England's Chief Inspector of Hospitals has published his first report on the quality of care provided by the Northampton General Hospital NHS Trust.
The trust was inspected under radical changes introduced by the Care Quality Commission, which provides a much more detailed picture of care in hospitals than ever before.
As well as good care, during its inspection CQC uncovered several concerns and areas for improvement at the trust’s Northampton General Hospital in relation to how its services are assessed and monitored. These have prompted the regulator to issue a warning notice to the trust.
- Northampton General Hospital, Cliftonville: Requires improvement
- Isebrook Hospital, Wellingborough: Requires improvement
- Danetre Hospital, Daventry: Requires improvement
- Corby Community Hospital, Corby: Requires improvement
Overall, the report concludes that despite Northampton General Hospital NHS Trust having some areas of good practice, improvements are needed across several departments.
The inspection team found areas of good practice, which included:
- Staff were caring and compassionate in each of the service areas visited. Patients and their relatives spoke very highly of the caring nature of staff.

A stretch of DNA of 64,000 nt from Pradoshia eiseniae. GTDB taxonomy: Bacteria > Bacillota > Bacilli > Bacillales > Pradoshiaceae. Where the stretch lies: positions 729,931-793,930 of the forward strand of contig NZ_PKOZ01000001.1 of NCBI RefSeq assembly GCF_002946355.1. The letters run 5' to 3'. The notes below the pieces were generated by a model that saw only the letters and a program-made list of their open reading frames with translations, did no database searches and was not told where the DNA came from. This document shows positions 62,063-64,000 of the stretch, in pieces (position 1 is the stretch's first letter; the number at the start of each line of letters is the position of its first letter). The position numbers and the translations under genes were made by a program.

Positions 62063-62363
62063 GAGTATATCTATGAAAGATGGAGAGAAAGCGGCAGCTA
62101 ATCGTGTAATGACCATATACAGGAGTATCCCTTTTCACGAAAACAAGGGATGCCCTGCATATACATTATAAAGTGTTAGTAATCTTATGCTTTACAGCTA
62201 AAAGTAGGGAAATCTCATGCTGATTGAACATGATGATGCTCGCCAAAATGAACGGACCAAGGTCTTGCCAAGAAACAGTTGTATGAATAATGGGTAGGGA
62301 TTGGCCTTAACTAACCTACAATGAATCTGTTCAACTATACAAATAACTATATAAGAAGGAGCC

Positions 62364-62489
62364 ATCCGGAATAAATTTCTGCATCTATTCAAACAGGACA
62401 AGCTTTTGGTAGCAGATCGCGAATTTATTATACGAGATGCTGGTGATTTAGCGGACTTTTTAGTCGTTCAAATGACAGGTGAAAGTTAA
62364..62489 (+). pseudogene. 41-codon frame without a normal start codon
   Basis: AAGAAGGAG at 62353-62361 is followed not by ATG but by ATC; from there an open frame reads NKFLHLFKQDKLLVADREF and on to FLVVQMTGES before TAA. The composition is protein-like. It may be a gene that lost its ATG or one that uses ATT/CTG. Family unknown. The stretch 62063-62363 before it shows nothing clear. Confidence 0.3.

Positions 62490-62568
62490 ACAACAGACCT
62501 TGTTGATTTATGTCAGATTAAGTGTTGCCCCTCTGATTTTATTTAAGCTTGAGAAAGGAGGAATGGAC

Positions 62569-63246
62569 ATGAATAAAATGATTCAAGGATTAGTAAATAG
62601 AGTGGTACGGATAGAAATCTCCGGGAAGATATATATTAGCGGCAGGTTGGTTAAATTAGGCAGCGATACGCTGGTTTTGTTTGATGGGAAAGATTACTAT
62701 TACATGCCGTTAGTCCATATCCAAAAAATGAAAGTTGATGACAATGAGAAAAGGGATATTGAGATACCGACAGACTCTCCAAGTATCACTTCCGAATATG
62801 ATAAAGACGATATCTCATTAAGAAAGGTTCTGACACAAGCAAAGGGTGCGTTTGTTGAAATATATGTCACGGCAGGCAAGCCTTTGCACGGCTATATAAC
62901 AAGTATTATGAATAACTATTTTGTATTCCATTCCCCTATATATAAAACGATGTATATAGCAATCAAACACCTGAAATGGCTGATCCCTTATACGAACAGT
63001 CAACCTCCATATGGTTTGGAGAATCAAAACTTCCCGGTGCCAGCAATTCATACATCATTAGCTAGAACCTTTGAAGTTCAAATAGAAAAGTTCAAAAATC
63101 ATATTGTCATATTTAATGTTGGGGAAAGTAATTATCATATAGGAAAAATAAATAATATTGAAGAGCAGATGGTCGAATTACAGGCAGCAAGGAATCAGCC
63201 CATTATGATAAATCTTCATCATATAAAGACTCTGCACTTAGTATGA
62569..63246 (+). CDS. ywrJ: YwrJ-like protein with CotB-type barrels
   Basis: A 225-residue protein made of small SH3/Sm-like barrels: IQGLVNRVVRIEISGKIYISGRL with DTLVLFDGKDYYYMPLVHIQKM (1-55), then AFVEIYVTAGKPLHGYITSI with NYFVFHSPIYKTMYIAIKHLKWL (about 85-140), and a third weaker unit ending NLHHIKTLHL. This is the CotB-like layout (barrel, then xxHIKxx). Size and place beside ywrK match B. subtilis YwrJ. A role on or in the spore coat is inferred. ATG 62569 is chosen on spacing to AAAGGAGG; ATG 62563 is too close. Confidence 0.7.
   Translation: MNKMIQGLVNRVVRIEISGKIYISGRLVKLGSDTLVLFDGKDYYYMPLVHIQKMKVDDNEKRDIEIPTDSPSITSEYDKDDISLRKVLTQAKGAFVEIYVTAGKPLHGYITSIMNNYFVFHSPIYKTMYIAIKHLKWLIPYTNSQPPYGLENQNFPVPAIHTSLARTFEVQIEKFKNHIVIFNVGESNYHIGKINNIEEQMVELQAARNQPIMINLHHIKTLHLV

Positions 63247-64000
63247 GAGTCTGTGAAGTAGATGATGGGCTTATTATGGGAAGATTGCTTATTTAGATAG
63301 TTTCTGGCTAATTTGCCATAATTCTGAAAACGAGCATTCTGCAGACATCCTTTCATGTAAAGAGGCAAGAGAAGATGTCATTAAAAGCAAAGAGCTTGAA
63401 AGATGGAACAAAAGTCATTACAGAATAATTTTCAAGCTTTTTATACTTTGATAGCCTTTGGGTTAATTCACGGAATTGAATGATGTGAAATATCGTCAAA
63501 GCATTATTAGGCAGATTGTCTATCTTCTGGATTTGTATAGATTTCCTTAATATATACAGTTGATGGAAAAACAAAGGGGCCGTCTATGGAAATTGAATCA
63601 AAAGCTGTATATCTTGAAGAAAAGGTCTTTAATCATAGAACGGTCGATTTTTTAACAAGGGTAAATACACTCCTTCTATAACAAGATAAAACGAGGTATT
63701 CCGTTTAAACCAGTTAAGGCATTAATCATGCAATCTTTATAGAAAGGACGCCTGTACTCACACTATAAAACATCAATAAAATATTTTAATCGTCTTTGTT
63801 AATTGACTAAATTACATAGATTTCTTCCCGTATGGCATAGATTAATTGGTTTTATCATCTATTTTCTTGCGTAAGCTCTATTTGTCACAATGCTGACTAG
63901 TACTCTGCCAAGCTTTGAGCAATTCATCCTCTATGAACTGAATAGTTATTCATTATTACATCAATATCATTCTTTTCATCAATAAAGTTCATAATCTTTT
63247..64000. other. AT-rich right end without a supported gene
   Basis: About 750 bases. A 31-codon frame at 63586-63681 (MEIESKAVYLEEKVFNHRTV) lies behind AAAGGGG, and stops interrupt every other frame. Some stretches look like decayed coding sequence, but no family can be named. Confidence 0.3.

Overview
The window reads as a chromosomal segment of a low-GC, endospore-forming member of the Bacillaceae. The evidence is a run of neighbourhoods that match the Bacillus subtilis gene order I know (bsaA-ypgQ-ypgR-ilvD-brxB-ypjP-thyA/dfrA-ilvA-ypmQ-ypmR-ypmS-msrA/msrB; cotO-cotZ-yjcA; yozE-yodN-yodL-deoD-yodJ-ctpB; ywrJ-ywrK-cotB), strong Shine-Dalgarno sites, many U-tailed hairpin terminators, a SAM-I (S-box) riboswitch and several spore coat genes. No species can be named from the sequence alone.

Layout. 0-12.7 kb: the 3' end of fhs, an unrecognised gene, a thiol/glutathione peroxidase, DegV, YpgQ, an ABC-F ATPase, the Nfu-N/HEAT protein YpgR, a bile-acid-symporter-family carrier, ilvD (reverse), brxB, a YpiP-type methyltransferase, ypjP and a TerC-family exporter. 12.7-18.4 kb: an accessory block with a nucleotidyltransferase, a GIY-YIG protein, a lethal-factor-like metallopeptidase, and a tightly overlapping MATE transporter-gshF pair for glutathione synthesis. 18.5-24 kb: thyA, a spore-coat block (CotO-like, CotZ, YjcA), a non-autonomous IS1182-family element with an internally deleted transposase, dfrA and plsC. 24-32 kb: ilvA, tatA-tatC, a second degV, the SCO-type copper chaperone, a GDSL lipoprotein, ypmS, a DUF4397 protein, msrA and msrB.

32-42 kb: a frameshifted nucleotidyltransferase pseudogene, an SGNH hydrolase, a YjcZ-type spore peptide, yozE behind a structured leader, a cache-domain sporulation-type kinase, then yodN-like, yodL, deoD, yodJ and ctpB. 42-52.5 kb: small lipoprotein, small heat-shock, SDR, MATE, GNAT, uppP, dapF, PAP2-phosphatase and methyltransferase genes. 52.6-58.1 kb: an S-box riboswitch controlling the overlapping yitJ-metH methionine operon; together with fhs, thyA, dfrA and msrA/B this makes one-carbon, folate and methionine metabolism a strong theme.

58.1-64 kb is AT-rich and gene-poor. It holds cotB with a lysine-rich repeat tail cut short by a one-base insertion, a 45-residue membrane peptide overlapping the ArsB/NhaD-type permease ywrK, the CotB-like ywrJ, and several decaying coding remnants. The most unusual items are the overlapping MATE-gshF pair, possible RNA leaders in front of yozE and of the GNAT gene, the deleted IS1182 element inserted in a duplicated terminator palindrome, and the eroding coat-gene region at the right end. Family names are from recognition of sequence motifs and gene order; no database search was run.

- The trust was very clean throughout and performed well in relation to infection prevention and control.
- The critical care unit was effective, caring and well led.
- The maternity unit offered the choice of home births and had an adequate numbers of midwives on hand at all times.
CQC has told the Northampton General Hospitals NHS Trust that it must take action to improve in the following areas:
- Review and act on how children are treated in the A&E department, as dedicated staff and facilities were limited.
- Ensure medical equipment is adequately tested and maintained.
- Strengthen governance to ensure it functions consistently at all levels.
- Improve the service provided to patients who access the hospital as an emergency.
- Address the significant issue with bed availability at the trust due to delays in appropriate discharge.
- Improve compliance with both mandatory training and staff appraisals.
- Review how medication is dispensed to patients after they have been discharged from hospital.
– The Chief Inspector of Hospitals for CQC, Professor Sir Mike Richards.
"Whenever we inspect we will always ask the following five questions of every service: Is it safe? Is it effective? Is it caring? Is it responsive to people’s needs? Is it well-led?
"While some services were delivered effectively at the trust, the issues at the A&E department, poor management, staff training, and equipment maintenance must be improved."
CQC spent three days at the Northampton General Hospital NHS Trust, including Northampton General Hospital, Danetre Hospital, Corby Community Hospital and Isebrook Hospital in January.
The inspection team included doctors, nurses, hospital managers, trained members of the public, CQC inspectors and analysts.
They examined the care provided in accident and emergency, medical care (including older people’s care), surgery, intensive/critical care, maternity, children’s care, end of life care and outpatients.
CQC will return to the trust at a later date to follow up the findings of this inspection and to report on the trust’s progress in making the required improvements.